" shall with all convenient speed furnish himself with a good musket or firelock and bayonet, sword or tomahawk-, a steel ramrod, priming-wire and brush fitted thereto, a cartridge-box to contain twenty-three rounds of cartridges, twelve flints, and a knapsack, agreeable to the direction of the Continental Congress, under the forfeiture of two shillings for the want of a musket  or firelock, and of one shilling for the want of the other above-enumerated articles";  also " that every person directed to be enrolled as above shall, at his place of abode, be provided with one pound of powder and three pounds of bullets of proper size to his musket  or firelock."

 The unit fires at Bound Brook

  Woods Tactics  

Indians painted for...a wedding...which is more or less just like war paint.    Hopefully we will be doing more Indian fighting at The Battle of Wyoming and Newton, NY again this year.
  The key to woods tactics is working in pairs and everyone staying reasonably close to each other.  When working in pairs, one man can fire while the other holds his, in case the enemy rushes them.  When the first is almost ready, the second man can fire.  They should be within a few yards of each other.
  At the same time different two man teams have to stay within support fire range of each other...if you spread out past 50 yards or so, if an enemy gets on the far flank of your neighbor team, you can not fire in their support effectively.  30 yards between teams at maximum works better.  A muskets effective accuracy range is only about 75 yards!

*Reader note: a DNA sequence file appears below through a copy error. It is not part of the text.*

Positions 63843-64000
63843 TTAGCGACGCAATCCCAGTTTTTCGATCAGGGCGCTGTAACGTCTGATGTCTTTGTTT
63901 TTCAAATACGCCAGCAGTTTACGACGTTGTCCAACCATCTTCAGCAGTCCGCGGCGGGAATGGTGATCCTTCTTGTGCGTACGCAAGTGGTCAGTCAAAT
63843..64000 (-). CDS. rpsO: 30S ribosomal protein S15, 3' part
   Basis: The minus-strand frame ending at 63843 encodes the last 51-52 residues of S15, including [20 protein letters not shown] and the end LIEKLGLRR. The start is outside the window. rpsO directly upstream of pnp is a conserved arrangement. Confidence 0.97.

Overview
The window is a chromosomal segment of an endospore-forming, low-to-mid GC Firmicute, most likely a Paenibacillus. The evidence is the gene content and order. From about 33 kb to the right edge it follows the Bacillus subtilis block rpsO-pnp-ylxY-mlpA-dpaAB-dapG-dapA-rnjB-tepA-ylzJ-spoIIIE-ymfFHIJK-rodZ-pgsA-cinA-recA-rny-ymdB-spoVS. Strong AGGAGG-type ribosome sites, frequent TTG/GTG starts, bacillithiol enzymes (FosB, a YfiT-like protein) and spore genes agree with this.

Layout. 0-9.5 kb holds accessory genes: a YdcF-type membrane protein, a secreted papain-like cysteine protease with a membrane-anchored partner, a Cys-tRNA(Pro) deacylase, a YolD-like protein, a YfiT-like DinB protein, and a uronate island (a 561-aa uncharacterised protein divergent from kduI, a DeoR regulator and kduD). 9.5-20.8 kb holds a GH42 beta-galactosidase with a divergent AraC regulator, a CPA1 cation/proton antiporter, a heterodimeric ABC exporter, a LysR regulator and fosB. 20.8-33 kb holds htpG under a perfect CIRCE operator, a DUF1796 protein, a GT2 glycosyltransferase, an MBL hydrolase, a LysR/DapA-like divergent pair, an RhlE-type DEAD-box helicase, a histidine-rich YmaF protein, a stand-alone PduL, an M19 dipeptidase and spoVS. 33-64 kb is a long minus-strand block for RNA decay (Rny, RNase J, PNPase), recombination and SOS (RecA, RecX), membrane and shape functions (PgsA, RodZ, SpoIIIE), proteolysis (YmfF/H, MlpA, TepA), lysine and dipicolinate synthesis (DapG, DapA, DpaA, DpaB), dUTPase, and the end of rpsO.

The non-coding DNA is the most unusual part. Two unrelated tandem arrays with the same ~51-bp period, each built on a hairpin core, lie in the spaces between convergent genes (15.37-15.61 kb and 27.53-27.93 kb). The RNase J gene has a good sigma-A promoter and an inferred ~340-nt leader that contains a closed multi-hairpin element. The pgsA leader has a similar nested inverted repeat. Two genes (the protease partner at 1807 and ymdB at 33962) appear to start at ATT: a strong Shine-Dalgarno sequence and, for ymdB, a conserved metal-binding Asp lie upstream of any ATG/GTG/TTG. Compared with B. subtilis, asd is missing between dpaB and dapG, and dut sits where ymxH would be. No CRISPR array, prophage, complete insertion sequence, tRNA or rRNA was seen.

Woods fighting is completely different than field work in small teams, without much direct control by the officers, and have to keep an eye on your teammate, the enemy, the neighboring teams,  know where the distant teams are going,  all while moving from tree to tree- sometimes not knowing where you are going, or when you come into contact with the enemy...Excitement at every snap of a twig!
   Remember, SAFETY first!  Don't try shooting past another man, or at an enemy that is too close.  Keep your wits about you!

From the perspective of a new man at arms, by James Smith

Everyone is familiar with the Battle of Trenton. Washington crosses the Delaware and surprises the Hessian soldiers that were stationed at Trenton, providing a much needed victory for the Colonist’s cause.  I was fortunate enough to participate in the Battle of Trenton as my first major re-enactment and am quite pleased with the decision I made. I have always had a love of history and I’m sure I have my family vacations to Colonial Williamsburg and growing up in New Jersey to thank for that. Likewise, I have always wanted to become more involved with history. Re-enacting provides the opportunity to educate the public about an important period in our country’s history, but also provides the re-enactor the ability to do more research and expand their knowledge about the time period as well.